Marmalade should always have a special place in our hearts–and stomachs–says Emma Hughes, who extols the virtues of making your own at this time of year.

For breakfast, this is both the best of times and the worst of times. On the one hand, the first meal of the day has never been so photographed, so elevated, so celebrated in newspapers and colour supplements. on the other, the dishes we’ve loved for decades could soon be wiped out entirely by chia-seed porridge and kale smoothies.

Of all the potential casualties in the war against stodge—sausage sarnies, porridge made with cream, fried bread—the saddest loss would surely be marmalade. Just think of the history: it was James Bond’s toast topping of choice (he always went for Cooper’s Vintage Oxford) and Sir Edmund Hillary took a jar up Everest. Not even Marmite can compete with that.

Made well, it’s also a thing of extraordinary complexity and beauty. A jar of really excellent marmalade looks like something precious that Indiana Jones would have held twinklingly up to the light.

Indiana Jones and the Temple of Doom / Paramount

However, we shouldn’t despair—not yet. For starters, marmalade’s patron saint, Paddington Bear, isn’t going down without a fight. ‘I’m not sure I like the sound of green juice very much,’ he told me over email, via his agent (always a dedicated letter-writer to his Aunt Lucy in Peru, he’s had to become au fait with electronic correspondence since the Paddington film came out in 2014). ‘I expect it would make my toast go soggy. Mr Gruber once told me that a famous person said a meal without wine is like a day without sunshine and I feel much the same way about marmalade. I can’t imagine what life would be like without it.’

If, like him, you’re keen to champion its cause, why not start by whipping up a batch of your own marmalade? Now’s the time. With the chaos of Christmas behind us and joyless January stretching ahead, dedicating a day to peeling and slicing things quietly in the kitchen is surely just what the doctor ordered.

Of course, you can make perfectly good marmalade from any citrus fruit, but, really, if you’re a first-timer, you want oranges. If you can source Sevilles, which are naturally high in pectin, so much the better (watch Waitrose like a hawk during their short season), but blood oranges are just as good. Look for firm fruits of a uniform size and make sure you freeze any you have left over.

marmalade

Next, you need the right kit. A big, wide-bottomed pan is essential, but don’t fill it too enthusiastically—if it boils over, you’ll spend the rest of the month chipping sugar off your cooker. Try not to let the sugar catch, unless you’re aiming for a finished product that tastes of bonfires. (Speaking of taste, a good slug of booze never goes amiss. Whisky, Campari, even gin—if it goes well with orange juice in a cocktail, it’ll work in marmalade.)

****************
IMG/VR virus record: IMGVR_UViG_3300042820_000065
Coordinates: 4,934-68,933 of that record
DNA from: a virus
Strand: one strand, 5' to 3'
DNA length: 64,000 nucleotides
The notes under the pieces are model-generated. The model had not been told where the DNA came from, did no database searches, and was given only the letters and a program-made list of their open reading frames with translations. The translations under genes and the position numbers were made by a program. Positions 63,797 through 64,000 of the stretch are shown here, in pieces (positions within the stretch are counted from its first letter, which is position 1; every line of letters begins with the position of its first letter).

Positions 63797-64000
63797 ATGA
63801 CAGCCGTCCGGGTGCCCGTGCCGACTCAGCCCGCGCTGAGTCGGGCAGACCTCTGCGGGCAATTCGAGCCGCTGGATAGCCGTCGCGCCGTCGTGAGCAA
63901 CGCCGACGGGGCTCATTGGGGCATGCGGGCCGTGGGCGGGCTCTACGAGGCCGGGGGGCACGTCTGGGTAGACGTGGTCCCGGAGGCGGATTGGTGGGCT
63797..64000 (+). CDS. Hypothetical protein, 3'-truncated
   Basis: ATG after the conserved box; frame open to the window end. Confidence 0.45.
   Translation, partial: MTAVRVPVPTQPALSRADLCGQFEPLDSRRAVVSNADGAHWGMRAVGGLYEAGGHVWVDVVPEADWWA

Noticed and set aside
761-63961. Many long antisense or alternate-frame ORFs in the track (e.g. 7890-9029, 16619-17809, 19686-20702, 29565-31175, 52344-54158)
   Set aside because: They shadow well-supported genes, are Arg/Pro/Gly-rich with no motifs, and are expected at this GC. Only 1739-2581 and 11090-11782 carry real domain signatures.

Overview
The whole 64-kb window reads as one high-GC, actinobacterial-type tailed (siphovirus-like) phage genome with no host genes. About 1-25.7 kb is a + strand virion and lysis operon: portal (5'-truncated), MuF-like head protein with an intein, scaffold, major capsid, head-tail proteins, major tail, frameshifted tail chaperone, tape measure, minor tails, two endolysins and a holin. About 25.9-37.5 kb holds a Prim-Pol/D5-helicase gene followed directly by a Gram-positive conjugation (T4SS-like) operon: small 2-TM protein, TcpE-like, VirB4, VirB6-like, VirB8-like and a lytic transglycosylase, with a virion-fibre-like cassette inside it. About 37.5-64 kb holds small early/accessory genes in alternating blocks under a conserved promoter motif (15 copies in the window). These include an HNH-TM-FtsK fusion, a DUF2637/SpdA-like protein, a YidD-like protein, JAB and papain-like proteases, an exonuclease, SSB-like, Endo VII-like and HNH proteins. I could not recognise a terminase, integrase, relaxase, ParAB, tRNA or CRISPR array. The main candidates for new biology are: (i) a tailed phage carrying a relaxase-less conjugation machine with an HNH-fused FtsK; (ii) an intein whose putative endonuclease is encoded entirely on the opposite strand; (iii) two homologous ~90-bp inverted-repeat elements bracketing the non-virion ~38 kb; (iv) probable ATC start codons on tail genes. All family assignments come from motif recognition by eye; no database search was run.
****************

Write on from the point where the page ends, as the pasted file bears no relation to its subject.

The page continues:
For perfect results every time, there are a few simple rules you can follow. Make sure it’s set (once it’s been at a rolling boil for a quarter of an hour or so, use the ‘wrinkle test’, in which you spoon a little onto a cold saucer, leave it for a minute to cool, then prod it; if it’s ready to pot, it will wrinkle), but don’t be tempted to go past the setting point, unless you like tarmac on your toast.

Give it 15 minutes to stand once it’s ready—if you pour it out while it’s hot, all the peel will rise to the top of the jar. For a gorgeously clear amber result, skim any scum off the top of the marmalade before you pour it into jars.

So what are you waiting for? Dust off your jam pan, put the radio on and get preserving. It’s not merely a pleasure, but your duty. Just ask Paddington.

Make your own marmalade

Sarah Churchill, winner of last year’s World’s Original Marmalade Awards, shares her recipe for Seville-orange marmalade.

   —- IMPORTANT NOTE: Due to an unfortunate error the recipe as printed in Country Life on 18 January specified 135g of sugar instead of 1,350g. The version below is correct and complete —-

Ingredients

  • 675g fresh whole Seville oranges
  • 1 large lemon
  • 1.75 litres water
  • 1,350g granulated white sugar

Equipment

  • Large open pan with lid
  • Sterilised clean glass jars and lids
  • Large spoon
  • A sharp heavy knife
  • Muslin square and string
  • Citrus juicer
  • Jug
  • Jam funnel

Method

  1. Cut the oranges and lemon in half and juice them. Pour the juice into the pan with the water and discard the lemon shell.
  2. Scrape out any remaining pips and membrane from the orange shells with a spoon or small, sharp knife. Spoon this mix into the muslin with any pips from the juicer and tie into a bag with string. Place the muslin bag in the liquid, hanging the string to the side of the pan.
  3. Cut the orange shells into quarters and, then, with the skin side up, slice the skin into the rinds. Choose your thickness of rind to your liking, from fine to chunky. Add these rinds, when chopped, to the liquid and soak overnight.
  4. The following day, bring the pan to the boil, then reduce to a simmer and cook gently for two hours with the lid on until the peel is very soft and tender. The liquid should have reduced by a third.
  5. Remove the muslin bag and squeeze out any liquid from it into the pan.
  6. Warm the sugar in a low oven, then add it to the liquid in the pan.
  7. Dissolve the sugar gently and bring the pan up to a rapid boil. Start to test for a set after five minutes. You can do this by taking a spoonful of marmalade and turning it horizontally. If some marmalade hangs from the side of the spoon, the setting point has been reached.
  8. When the marmalade has reached setting point, turn the heat off. Let it stand for a couple of minutes and remove any scum from the surface with a spoon. Stir the marmalade and pour it into your sterilised jars with a jug and funnel. Screw the the lids on immediately.
  9. Leave to set for 24 hours, then enjoy!